Skip to main content

Hansen Family Sues Alleged Drunken Driver

The family of Paul G. Hansen
The family of Paul G. Hansen
T.E. McMorrow
Civil case targets driver in fatal August crash
Taylor K. Vecsey

The family of Paul G. Hansen, a Noyac resident who died in a car accident in late August, has filed a wrongful death case against the driver, a New York City real estate developer who is being prosecuted for drunken driving.

Catherine G. Hansen, Mr. Hansen’s wife and the administrator of his estate, filed the claim against Sean P. Ludwick in State Supreme Court on Oct. 23 on behalf of herself and their 14 and 11-year-old sons, according to court documents. Mr. Ludwick was served with the papers last week.

“The boys lost their father,” said Scott Middleton a Bridgehampton attorney and partner in Campolo, Middleton & McCormick, who is representing the Hansens. “He was not only their father, he was a mentor, he was a friend, he was just a great dad. It’s my job, my firm’s job, that they’re made financially secure as a result of Sean Ludwick’s actions.”

Southampton Town police arrested Mr. Ludwick, a principal in BlackHouse Development, a Manhattan real estate firm, shortly after the crash that left Mr. Hansen, 53, dead on Rolling Hills Court East on Aug. 30 at about 2 a.m. According to police, Mr. Ludwick was driving a 2013 Porsche convertible with Mr. Hansen as his passenger when he drove past Mr. Hansen’s driveway into a cul-de-sac at the end of the road, then doubled back, missing the house again. The Porsche hit a curb and crashed into a utility pole, prosecutors have said. Mr. Ludwick drove off in his wrecked car, despite two flat tires, and was found by police less than a quarter-mile away when his car broke down.

A dollar amount the family might seek in punitive damages was not disclosed, as a dollar figure is not required in personal injury matters under New York State law, according to Mr. Middleton. “It’s way too soon,” he said, adding that factors such as conscious pain and suffering, as well as earning capacity are to be considered.

The claim asserts Mr. Hansen’s death was caused by Mr. Ludwick’s “carelessness, recklessness, and negligence,” and that Mr. Hansen “suffered anguish, pre-impact terror, conscious pain, and suffering,” and catastrophic injuries that led to his death.

The criminal case against Mr. Ludwick, 42, is still pending. He was charged with misdemeanor driving while intoxicated and is free on $1 million bond. He is due back in Southampton Town Justice Court on Nov. 24. The Suffolk County District Attorney’s office did not respond to a request to comment on the case, but it is believed Mr. Ludwick will be indicted on more serious charges, such as vehicular manslaughter.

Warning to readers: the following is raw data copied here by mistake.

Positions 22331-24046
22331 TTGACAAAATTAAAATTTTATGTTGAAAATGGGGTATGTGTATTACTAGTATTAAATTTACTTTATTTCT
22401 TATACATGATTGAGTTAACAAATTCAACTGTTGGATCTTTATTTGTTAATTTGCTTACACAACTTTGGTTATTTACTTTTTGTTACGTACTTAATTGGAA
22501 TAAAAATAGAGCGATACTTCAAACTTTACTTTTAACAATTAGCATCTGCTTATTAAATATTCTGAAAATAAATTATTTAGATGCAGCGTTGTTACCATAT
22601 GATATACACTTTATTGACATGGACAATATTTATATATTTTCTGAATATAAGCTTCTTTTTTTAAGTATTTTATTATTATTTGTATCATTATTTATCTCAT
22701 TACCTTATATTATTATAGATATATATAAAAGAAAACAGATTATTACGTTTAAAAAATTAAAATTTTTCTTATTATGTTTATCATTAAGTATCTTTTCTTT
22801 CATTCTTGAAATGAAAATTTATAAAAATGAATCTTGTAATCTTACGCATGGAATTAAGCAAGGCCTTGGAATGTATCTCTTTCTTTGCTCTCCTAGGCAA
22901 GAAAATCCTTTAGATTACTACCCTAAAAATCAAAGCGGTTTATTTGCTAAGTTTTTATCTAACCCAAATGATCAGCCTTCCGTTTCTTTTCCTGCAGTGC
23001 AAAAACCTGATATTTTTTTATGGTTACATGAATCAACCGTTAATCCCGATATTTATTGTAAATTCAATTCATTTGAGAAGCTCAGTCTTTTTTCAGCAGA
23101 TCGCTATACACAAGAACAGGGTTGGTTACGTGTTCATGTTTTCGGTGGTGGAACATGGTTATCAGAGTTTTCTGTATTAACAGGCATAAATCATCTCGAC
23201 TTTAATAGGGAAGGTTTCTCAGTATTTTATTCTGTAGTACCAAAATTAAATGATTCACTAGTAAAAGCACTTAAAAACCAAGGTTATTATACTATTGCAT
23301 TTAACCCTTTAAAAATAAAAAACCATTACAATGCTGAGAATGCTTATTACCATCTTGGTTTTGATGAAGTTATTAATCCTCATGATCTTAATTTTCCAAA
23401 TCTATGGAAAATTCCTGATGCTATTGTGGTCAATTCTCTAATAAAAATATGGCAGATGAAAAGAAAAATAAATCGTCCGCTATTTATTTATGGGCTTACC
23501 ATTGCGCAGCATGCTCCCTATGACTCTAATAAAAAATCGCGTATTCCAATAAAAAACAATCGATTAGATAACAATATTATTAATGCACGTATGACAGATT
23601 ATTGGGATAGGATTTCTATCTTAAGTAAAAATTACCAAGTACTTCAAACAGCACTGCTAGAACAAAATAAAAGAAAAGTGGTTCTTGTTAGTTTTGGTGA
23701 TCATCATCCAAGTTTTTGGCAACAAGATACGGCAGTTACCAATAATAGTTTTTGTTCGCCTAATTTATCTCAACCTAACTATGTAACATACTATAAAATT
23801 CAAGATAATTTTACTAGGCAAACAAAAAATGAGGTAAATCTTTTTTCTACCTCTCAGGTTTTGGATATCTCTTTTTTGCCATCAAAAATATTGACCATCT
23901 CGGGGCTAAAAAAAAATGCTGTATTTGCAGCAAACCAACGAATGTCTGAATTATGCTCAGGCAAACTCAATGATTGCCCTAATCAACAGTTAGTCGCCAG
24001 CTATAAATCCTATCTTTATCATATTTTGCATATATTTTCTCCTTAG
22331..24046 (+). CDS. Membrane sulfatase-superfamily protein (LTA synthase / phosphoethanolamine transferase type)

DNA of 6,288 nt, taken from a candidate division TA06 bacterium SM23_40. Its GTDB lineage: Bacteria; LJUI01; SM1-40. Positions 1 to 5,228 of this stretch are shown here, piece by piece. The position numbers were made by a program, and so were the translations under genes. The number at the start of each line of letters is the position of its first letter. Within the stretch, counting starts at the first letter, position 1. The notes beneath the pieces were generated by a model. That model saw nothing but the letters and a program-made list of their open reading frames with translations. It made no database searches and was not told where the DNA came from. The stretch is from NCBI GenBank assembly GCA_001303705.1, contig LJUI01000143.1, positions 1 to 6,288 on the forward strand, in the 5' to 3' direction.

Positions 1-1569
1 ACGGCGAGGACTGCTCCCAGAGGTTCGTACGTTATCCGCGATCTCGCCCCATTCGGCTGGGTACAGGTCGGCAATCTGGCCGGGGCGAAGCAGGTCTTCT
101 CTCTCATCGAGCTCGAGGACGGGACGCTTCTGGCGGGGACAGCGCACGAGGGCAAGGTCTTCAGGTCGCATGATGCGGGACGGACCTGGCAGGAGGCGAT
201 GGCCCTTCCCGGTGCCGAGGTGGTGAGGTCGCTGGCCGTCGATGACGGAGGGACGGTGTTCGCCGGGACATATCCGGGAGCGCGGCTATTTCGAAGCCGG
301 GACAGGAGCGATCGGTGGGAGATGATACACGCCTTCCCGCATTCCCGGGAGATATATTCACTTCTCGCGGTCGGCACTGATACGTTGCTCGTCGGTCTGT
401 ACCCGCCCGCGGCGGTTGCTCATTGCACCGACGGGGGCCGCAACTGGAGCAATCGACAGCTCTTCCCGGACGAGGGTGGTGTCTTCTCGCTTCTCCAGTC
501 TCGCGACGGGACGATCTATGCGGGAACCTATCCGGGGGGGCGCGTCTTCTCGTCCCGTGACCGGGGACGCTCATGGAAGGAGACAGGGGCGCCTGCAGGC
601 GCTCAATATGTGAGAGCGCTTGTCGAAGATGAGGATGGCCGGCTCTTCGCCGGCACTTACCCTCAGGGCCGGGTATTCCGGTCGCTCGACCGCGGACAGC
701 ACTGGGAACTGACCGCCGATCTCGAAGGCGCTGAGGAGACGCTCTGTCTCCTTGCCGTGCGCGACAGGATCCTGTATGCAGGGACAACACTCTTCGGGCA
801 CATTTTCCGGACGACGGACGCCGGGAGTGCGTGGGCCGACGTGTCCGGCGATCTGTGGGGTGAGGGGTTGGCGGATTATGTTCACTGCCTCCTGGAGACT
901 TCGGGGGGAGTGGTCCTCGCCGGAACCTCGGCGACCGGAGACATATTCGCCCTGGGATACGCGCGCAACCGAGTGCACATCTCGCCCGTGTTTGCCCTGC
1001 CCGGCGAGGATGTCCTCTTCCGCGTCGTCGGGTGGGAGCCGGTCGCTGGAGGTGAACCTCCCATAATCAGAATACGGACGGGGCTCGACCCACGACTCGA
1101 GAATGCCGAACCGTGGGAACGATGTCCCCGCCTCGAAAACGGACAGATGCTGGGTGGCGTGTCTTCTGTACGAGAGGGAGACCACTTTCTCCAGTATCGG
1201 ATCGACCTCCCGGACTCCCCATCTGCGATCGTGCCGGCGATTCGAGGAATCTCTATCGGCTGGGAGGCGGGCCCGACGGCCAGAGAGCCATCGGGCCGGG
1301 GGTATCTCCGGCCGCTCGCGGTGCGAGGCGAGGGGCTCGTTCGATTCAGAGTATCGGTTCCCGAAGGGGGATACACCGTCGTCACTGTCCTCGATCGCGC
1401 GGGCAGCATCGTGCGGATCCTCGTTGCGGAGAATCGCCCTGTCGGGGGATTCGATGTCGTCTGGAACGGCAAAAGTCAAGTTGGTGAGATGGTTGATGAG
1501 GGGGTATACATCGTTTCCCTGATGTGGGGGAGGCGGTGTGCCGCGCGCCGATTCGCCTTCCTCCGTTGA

Though the law allows for a two-year statute of limitation on wrongful death matters, “We didn’t want to wait,” Mr. Middleton said, “in an effort to try to get things moving so that this family can put this nightmare behind them.”

Still, the civil case will likely take a back seat to the criminal proceedings. The D.A.’s office is “being as cooperative with me as they can be,” Mr. Middleton said, adding that it is understand able that prosecutors are “playing it close to the vest,” without an indictment yet. “It makes these difficult cases on the civil side because of the lag in getting the information that’s normally available.”

For instance, the suit claims gross negligence in that Mr. Ludwick reportedly removed Mr. Hansen from the Porsche after the crash and fled in his car without alerting emergency services. Mr. Middleton said he included the allegation based on news reports, though it was never confirmed publicly by police.

Mr. Hansen, his family’s main provider, was a real estate salesman with Douglas Elliman in Sag Harbor, and also a developer. His family is having a tough time, the lawyer said. “From all accounts, everybody I’ve spoken with, Paul was a terrific father. His whole world was really his two boys,” Mr. Middleton said.

Benjamin Brafman, Mr. Ludwick’s criminal defense attorney, said by email yesterday that he and his client “are not commenting on any of the specific facts relating to this terrible tragedy. Mr Ludwick and his counsel intend to address all issues in both the civil and criminal proceedings in court.”

Your support for The East Hampton Star helps us deliver the news, arts, and community information you need. Whether you are an online subscriber, get the paper in the mail, delivered to your door in Manhattan, or are just passing through, every reader counts. We value you for being part of The Star family.

Your subscription to The Star does more than get you great arts, news, sports, and outdoors stories. It makes everything we do possible.